MLB Prospect Lists: How To Tell Them Apart
As MLB Top Prospect lists come out from throughout the land, which is best? What does each look for? Why are they all so different?
Hopefully a few readers caught the list put together at the beginning of January on Call To The Pen. I posted in the introduction to each portion of that list exactly what I was looking for in doing my list and where I got my information.
While I’ll never claim my information to be perfect or the best by any means, it is sometimes confusing and even frustrating to the average fan to see the abundance of top lists that come out and the incredible amount of variance in each one.
Rather than getting upset about those differences, a bit of explanation on some of the bigger national lists could help readers to understand what they’re looking at and why their favorite team is represented well in one list and not another.
We will take a look at 8 different sources for a top prospect list over the next few pages and evaluate what each one brings to the table, for better or worse. While this by no means is a comprehensive list of all the places that put together a list (heck, my list isn’t evaluated!), it should be a good primer.
If you do have any other places you’d like to know more about, feel free to ask more in the comments!
Baseball America is the longest standing prospect coverage publication. Originally begun as a magazine that covered the game at all levels (high school, college, minors, foreign, and majors) in 1980, and it is located in Durham, North Carolina.
The heart of Baseball America is an editorial staff of ten people. They source work through a host of scouts throughout the country on high school, college, and minor league prospects, and their team lists are typically done by someone outside of their editorial staff.
One of the biggest draws for Baseball America has been their international coverage, and specifically the work of Ben Badler is tremendous in the work he does in Latin America and especially Cuba.
Baseball America tends to rate players highly based on upside and the views of the guys that sourced their opinions to the BA editors, who then make up the list. Frequently, BA editors are working off of these reports when creating the lists they make.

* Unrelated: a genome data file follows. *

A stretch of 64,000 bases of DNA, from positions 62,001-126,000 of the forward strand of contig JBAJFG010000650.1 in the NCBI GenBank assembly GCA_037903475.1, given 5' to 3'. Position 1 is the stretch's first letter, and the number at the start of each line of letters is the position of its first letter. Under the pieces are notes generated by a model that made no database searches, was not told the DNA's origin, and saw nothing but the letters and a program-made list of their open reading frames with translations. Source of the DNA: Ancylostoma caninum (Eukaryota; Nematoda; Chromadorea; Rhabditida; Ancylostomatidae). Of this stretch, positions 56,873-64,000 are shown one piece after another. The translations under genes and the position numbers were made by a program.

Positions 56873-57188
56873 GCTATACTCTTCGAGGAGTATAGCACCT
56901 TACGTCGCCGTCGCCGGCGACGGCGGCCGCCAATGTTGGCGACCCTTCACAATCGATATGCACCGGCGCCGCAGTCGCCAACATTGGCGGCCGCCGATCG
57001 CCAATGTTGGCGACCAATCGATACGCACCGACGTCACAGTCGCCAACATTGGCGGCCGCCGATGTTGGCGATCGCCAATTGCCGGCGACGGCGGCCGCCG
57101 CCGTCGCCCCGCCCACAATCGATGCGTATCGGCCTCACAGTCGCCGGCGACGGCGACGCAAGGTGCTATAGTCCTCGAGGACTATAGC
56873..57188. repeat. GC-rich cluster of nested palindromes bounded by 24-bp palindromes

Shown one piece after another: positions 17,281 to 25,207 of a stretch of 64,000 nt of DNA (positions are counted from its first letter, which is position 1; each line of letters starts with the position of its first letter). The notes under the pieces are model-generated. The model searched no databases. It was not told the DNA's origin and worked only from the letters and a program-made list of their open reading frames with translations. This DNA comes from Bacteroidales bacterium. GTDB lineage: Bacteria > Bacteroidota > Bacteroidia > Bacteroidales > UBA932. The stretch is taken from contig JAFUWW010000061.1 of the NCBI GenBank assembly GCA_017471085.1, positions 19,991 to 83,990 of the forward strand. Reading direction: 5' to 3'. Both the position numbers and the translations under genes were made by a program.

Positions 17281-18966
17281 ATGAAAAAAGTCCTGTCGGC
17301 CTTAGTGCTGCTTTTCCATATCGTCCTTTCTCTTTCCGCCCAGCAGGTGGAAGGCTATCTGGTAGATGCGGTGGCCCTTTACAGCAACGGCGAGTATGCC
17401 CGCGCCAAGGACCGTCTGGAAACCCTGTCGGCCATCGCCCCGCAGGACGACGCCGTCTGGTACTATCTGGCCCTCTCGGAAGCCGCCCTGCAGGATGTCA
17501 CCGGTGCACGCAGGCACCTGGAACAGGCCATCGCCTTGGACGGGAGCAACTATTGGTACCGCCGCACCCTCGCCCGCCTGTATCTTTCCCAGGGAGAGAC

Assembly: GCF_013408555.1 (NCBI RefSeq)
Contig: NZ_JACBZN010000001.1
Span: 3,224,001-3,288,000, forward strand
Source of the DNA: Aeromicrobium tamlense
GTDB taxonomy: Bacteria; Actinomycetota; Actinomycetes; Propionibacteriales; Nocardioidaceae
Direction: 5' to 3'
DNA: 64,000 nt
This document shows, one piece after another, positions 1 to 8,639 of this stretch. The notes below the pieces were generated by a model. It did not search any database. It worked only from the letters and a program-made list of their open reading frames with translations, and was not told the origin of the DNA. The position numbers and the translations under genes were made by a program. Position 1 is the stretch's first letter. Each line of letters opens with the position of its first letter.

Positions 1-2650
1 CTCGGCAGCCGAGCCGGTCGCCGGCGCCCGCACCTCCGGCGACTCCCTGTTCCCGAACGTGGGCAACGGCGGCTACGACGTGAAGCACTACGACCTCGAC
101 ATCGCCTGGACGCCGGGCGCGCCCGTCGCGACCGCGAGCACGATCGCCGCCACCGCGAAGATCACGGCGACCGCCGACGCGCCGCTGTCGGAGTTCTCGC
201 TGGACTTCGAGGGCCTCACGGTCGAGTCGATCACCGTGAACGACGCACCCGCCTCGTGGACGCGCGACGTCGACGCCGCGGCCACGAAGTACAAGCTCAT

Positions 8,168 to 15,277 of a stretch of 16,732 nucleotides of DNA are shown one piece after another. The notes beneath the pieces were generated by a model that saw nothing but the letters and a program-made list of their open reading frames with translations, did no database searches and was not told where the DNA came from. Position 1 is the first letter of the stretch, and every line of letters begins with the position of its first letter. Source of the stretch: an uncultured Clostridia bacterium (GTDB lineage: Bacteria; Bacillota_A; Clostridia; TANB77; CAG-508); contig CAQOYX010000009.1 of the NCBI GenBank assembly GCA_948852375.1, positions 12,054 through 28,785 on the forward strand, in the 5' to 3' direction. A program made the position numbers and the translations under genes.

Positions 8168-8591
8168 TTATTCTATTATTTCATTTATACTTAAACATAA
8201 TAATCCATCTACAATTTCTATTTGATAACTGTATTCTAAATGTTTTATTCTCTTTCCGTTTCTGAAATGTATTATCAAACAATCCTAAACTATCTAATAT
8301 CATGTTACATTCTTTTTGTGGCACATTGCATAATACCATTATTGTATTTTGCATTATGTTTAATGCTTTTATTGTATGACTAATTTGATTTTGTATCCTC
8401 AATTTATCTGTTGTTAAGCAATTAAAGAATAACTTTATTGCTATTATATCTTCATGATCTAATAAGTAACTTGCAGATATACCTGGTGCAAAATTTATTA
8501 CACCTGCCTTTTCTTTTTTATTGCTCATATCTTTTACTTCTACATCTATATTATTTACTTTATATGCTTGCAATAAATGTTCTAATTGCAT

That isn’t to say they don’t ever attend games, but J.J. Cooper has admitted in recent years that he spends much more time editing articles that come in than actually attending baseball, something that he does lament, but it is something to BA’s content.
Baseball Prospectus is most well known for being a key cog in the sabermetric “revolution” in baseball analysis, as they’ve put forth what were considered wild and crazy ideas at the time, like VORP (value over replacement player), which has now become widely accepted as WAR as calculated on other sites.
All along in their history since being formed in 1996, however, BP has placed an emphasis on scouting, employing some of the biggest names in the online scouting game with Kevin Goldstein, Jason Parks, and now Mauricio Rubio former BP scouting writers who are with major league teams.
One of the interesting connections with BP and other lists is that current ESPN prospect guru Keith Law really got his start writing for BP before going to the Toronto Blue Jays as a scout.
As far as boots on the ground, the content on BP’s site is possibly some of the best on the internet. Their scouts that contribute for their site are some of the absolute best in the business. However, those are not always the same guys who are working at putting together lists.
Much of Baseball Prospectus’ best work is subscriber-only, but the work is absolutely worth the subscription to read the scouting reports if you are truly into prospects.
BP’s annual “Top 101” is something that began with Goldstein and Parks adding one extra player to a more traditional top 100 list.
Law has been around the game for many years now, begining with his time with BP, before working in the Toronto Blue Jays front office doing player evaluations and actually attending MLB scout school.
Many view Law as brash on Twitter and in his chats, but one of the things that cannot be denied is that Law is one of the guys who really makes seeing guys in person the priority of his work.
He is the primary host of ESPN’s college baseball coverage and while on trips for that coverage seems to always find time to visit a team or two (or more) to watch a minor league prospect of interest or a draft prospect of interest.
When he speaks in his rankings on how a guy’s swing or delivery looks, he has a good idea as he’s seen it in person, which I’ll give him all the credit for in the industry.
That can also be a curse as well, as while Law does source plenty of opinions as there’s simply no way he could see every minor leaguer every year, he does have a habit of holding hard onto an opinion from the viewing he had in person, so if he happened to catch a guy on a bad day, it can shade his opinion on a player – not completely, mind you, but enough to alter his ranking of the player somewhat.
In a recent conference call regarding his top prospect list, Law did mention that when he gets into the razor-thin margin at the top of a prospect list, he frequently goes with the “known”, so in other words, a guy who has shown the ability to do it at the highest level, whether that’s already at the major leagues or at such a level in the upper minors that it’s simply a matter of the next season for him to be in the major leagues.